by Ervin Taylor

It is very rare for liberal and conservative Adventists to agree on anything.  However, under the current GC administration of Wilson II (Dr. Ted Wilson), I have been amazed by the common reaction of many Adventist liberal, moderate, and conservative observers in commenting on the behavior of the current General Conference president over the Women’s Ordination issue.

Essentially, they are asking the same question.  Why has Wilson, at this particular time, decided to make Women’s Ordination (WO) a test of loyalty to the unity of the institutional Adventist Church and do it in such a visible and public way? 

All kinds of answers to that question have been forthcoming.  Some are just weird.  For example, there are those who think that some deep conspiracy is in the works. A few members of the extreme right wing of the Adventist Church think that the Jesuits at the GC are pulling strings in the background. (May this blogger go on record to say that there are no Jesuits at the GC.  Not even Cliff Goldstein.) 

Others wonder if several Third World (South America or Africa) Division presidents have forced Wilson into a corner and he fears that they will revolt at the time of the next GC and not support his reelection unless he cracks down on the North American Adventist Church. 

A colleague suggested yet another possibility.  Could Ted Wilson really believe women today, as created by God, simply arrive from the celestial design shop unequipped for spiritual leadership that includes making decisions that affect others?  Most people think of that as having “authority.”  If that’s the case, does Dr. Wilson also disbelieve in Ellen White and her authority to speak out on spiritual issues?  Or was Ellen White (in his opinion) simply taking verbal dictation from God, so she really did not exert her own authority?  

Then there is my personal favorite.  Not having his father’s acuity when it comes to sensing the political winds in the North American Adventist church, his son simply miscalculated.  It did not help when a small group of very conservative people whom he trusts gave him misleading information.  They and he thought that his personal appeal to the Columbia Union Conference and then the Pacific Union Conference session delegates would be enough to vote their resolutions down.  The opposite happened.  Wilson’s political credibility and authority evaporated.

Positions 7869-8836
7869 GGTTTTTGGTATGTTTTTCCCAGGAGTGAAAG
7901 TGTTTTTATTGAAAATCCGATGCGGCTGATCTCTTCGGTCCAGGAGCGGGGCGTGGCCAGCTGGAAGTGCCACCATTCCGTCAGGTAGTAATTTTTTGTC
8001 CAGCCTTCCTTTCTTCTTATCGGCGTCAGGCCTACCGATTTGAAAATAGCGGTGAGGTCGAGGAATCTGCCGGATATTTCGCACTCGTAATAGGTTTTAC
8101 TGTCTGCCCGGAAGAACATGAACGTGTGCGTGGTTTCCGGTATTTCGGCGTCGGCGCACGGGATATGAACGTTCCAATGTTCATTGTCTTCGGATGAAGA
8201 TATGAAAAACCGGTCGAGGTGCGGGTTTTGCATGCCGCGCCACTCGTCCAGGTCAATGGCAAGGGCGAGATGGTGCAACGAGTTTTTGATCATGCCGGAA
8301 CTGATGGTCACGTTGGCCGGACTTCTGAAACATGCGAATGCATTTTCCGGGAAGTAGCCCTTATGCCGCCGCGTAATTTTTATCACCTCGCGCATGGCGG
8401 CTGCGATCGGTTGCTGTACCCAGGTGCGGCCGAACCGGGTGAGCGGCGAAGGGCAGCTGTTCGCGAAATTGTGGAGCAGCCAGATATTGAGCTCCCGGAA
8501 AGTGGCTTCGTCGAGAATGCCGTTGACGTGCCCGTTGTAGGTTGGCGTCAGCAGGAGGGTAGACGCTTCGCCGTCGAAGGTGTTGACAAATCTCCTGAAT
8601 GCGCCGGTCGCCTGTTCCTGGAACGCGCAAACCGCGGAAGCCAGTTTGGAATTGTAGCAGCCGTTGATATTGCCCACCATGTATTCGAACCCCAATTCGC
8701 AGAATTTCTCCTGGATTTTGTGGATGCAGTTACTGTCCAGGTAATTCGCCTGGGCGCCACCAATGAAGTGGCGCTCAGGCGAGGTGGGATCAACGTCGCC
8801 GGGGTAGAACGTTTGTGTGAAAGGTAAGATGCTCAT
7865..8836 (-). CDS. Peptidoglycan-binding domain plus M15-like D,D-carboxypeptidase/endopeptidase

Wilson and his supporters created a crisis where none previously existed.  “Why did they do this?”  Whatever the reason, they surely should know by now that if they continue to fight this battle in the open, they will lose.  Or will they finally be forced to agree to some reasonable compromise?”  An example of such a compromise would be to let each union conference decide on how they want to handle the WO issue. 

So the questions of the day for this blog are two.  The first is the one already mentioned: “Why has Wilson decided at this time to make Women’s Ordination a test of loyalty to the unity of the institutional Adventist Church and do it in such a visible and public way?”  The second is: “What would be a reasonable compromise to avoid a political debacle in the Adventist Church over the WO issue?” (I have resisted the temptation to call this the WOE issue, as in “Woe to those opposing WO”)

All reasonable opinions and suggestions responding to these questions are solicited and welcomed.  No Jesuit conspiracies please.